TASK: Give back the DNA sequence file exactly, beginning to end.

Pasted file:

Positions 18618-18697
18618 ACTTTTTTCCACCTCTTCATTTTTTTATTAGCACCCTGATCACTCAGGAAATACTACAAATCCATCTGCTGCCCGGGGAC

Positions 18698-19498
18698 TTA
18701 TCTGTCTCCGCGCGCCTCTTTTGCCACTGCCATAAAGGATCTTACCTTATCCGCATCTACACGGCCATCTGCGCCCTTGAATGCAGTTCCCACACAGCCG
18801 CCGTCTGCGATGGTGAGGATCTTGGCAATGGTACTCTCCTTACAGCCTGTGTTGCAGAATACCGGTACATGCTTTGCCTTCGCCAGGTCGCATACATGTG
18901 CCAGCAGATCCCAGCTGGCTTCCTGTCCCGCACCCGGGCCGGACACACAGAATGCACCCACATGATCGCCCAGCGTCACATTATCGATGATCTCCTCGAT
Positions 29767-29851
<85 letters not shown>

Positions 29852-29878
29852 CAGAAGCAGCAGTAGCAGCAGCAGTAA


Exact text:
Positions 18618-18697
18618 ACTTTTTTCCACCTCTTCATTTTTTTATTAGCACCCTGATCACTCAGGAAATACTACAAATCCATCTGCTGCCCGGGGAC

Positions 18698-19498
18698 TTA
18701 TCTGTCTCCGCGCGCCTCTTTTGCCACTGCCATAAAGGATCTTACCTTATCCGCATCTACACGGCCATCTGCGCCCTTGAATGCAGTTCCCACACAGCCG
18801 CCGTCTGCGATGGTGAGGATCTTGGCAATGGTACTCTCCTTACAGCCTGTGTTGCAGAATACCGGTACATGCTTTGCCTTCGCCAGGTCGCATACATGTG
18901 CCAGCAGATCCCAGCTGGCTTCCTGTCCCGCACCCGGGCCGGACACACAGAATGCACCCACATGATCGCCCAGCGTCACATTATCGATGATCTCCTCGAT
Positions 29767-29851
<85 letters not shown>

Positions 29852-29878
29852 CAGAAGCAGCAGTAGCAGCAGCAGTAA